Without pollination, there would be no acorns, apples or squash produced, and seeds would not be produced to grow new zinnias and marigolds next year. Many animal and insect pollinators are now in decline. If we do our part to encourage them by providing appropriate habitats, they will reward us by making our habitats more productive and beautiful, too.

Important native pollinators

One of the first pollinators that may come to mind is the honey bee (Apis mellifera). Although swarms may occasionally move into hollow trees or other unintended spaces, most are managed by humans, kept in square beehives, where they live and from which honey can be harvested. Despite their wide use in the agricultural industry to perform pollination tasks, they are actually native to Europe—not North America! In fact, they are only one of more than 20,000 bee species in the world, 4,000 of which are native to the United States.

From small sweat bees to large carpenter bees, there are many different varieties that pollinate flowers in our

Unknown bee species on wild-growing Porcelain-berry (Ampelopsis brevipedunculata)

area. And that’s not including the many species of wasps, which are not actually “bees.” Although some native bees and wasps live in large, social colonies, many are solitary. Different species of both bees and wasps may live in ground nest holes, in compost or weedy areas, burrow into wood, or build paper nests or even “mud” tubes.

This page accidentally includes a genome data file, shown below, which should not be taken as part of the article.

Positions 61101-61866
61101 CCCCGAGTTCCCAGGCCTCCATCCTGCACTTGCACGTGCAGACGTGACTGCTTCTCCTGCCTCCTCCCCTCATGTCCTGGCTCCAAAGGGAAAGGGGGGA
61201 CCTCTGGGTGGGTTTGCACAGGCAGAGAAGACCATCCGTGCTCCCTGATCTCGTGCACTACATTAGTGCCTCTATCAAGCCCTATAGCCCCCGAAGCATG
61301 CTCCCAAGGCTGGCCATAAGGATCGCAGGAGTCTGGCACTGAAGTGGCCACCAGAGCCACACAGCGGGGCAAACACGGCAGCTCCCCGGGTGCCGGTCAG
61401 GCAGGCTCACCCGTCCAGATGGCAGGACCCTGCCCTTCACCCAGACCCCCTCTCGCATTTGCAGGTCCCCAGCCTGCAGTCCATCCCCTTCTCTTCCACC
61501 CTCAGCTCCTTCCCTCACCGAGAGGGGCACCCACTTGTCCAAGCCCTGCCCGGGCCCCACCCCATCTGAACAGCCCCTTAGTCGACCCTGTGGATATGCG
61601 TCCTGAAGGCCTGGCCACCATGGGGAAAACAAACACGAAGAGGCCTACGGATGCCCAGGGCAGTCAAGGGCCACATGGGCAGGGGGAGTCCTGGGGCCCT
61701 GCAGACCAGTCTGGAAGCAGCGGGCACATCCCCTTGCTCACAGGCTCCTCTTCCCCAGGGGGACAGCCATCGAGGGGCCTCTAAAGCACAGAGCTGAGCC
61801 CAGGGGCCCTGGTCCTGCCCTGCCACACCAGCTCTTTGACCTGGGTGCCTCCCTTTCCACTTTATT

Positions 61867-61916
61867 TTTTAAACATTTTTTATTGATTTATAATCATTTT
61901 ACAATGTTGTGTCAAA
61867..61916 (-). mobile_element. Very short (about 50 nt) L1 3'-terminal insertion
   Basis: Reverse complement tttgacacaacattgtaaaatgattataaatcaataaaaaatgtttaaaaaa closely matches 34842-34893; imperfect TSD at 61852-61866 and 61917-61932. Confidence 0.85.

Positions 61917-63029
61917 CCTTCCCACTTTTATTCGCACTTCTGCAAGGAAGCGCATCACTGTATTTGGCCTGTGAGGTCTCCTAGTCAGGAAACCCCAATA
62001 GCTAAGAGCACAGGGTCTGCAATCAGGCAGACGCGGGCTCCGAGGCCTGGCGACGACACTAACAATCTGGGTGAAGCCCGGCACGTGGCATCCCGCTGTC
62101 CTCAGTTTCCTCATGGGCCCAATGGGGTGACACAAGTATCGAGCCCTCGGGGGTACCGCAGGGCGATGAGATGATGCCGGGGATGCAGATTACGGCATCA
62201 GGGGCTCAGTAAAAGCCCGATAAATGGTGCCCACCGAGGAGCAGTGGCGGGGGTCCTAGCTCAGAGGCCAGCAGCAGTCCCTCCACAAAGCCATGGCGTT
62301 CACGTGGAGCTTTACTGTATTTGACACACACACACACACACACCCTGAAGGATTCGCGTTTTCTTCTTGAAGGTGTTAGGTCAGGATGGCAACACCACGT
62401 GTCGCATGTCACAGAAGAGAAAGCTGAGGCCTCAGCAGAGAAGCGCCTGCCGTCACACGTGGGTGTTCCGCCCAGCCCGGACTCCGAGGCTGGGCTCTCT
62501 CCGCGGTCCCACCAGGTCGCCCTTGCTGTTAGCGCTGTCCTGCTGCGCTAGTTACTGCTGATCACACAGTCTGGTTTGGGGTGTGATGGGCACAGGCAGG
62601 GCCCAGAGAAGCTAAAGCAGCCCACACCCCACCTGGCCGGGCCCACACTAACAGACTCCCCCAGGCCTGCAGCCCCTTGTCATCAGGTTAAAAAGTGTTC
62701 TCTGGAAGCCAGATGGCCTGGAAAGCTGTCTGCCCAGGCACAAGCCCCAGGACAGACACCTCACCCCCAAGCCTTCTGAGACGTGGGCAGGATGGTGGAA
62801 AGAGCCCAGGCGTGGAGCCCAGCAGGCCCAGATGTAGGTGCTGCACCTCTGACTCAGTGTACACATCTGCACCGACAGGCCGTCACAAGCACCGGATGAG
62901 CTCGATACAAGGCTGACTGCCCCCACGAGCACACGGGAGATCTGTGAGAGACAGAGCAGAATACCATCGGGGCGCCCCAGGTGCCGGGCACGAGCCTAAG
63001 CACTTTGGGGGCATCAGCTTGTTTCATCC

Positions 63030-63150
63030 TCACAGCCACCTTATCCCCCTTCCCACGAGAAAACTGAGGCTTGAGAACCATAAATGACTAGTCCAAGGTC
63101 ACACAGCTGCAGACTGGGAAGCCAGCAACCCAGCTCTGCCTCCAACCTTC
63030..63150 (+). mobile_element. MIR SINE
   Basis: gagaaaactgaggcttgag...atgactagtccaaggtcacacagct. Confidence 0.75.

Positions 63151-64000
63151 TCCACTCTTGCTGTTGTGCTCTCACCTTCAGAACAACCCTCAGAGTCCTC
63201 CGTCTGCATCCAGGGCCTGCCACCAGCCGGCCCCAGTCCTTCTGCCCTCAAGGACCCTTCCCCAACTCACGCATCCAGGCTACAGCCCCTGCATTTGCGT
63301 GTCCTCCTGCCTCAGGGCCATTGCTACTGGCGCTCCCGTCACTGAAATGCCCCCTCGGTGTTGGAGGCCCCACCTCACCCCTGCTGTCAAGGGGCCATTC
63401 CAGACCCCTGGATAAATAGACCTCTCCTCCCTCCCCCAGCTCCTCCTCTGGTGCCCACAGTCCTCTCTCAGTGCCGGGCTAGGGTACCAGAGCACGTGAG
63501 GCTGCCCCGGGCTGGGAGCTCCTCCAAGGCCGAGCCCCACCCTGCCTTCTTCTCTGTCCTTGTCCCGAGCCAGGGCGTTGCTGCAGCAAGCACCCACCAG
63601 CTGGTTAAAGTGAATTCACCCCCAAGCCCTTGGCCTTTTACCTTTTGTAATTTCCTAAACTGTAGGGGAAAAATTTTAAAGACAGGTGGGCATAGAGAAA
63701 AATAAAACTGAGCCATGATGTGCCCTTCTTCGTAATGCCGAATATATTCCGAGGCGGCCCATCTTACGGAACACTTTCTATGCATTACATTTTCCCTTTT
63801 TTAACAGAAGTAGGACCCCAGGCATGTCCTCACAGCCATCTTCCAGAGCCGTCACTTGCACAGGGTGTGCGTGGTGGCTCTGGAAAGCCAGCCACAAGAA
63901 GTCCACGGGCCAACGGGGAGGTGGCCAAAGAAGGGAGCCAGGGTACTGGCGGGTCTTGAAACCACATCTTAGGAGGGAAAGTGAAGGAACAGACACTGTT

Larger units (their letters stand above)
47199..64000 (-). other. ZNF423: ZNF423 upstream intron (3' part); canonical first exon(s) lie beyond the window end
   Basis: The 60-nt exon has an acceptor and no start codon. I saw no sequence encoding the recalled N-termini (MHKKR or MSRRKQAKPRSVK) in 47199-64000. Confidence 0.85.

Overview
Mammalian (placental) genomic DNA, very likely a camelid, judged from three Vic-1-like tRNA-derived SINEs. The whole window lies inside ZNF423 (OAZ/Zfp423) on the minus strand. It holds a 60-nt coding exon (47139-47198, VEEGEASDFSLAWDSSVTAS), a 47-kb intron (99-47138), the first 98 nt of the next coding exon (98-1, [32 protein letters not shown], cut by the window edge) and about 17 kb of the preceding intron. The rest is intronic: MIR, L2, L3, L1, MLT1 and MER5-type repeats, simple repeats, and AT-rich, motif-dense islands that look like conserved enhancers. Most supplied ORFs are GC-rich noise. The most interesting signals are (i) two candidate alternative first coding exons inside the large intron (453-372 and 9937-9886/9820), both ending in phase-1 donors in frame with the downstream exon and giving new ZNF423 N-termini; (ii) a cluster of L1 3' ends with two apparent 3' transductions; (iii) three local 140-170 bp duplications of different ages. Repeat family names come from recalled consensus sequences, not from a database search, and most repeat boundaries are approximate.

While many of these nesting structures rely on natural areas, other types of pollinators are even more dependent on specific plants. Many moths, butterflies, and beetles actually live and feed on specific plants. A common example is the Monarch Butterfly. It lays its eggs on native milkweed plants, and after they hatch, the caterpillar (larva) feeds on and often forms its chrysalis directly on the plant. Likewise, False Indigo (Baptisia) is the host for Wild Indigo Duskywing, Eastern Tailed-blue, and Orange Sulphur Butterflies. Turtlehead (Chelone lyonii) is a host for the Baltimore Checkerspot Butterfly, and Spice Bush (Lindera benzoin) is a host for the Spicebush Swallowtail.

Similar to butterfly chrysalides, moth cocoons are often formed on the undersides of leaves or twigs, in bark crevices, in the forks of branches, or even in leaf litter on the ground. Some moths are nocturnal, attracted to pale-colored flowers with heavy fragrance and ample supplies of nectar. Other moths, along with butterflies, visit flowers during the day.
Perhaps most surprisingly, however, is the oldest and largest group of pollinators world-wide: beetles! Some beetles have very old evolutionary links to the most ancient plant species, such as magnolias. Less common pollinators (not native to our area) are some species of bats, which feed on insects and nectar inside flowers. Most flower-visiting bats are found in Africa, Southeast Asia, the Pacific Islands, and Mexico. A couple of species do migrate north, into Arizona, New Mexico, and Texas, in the spring.

Jump down to see some pictures of native pollinators at Rutgers Gardens

Unusual Pollination

A lot of the common plants in our gardens and native landscapes have fairly straight-forward pollination procedures. But there are some wild examples in the plant kingdom that don’t fit the expected model! Here are a few to consider: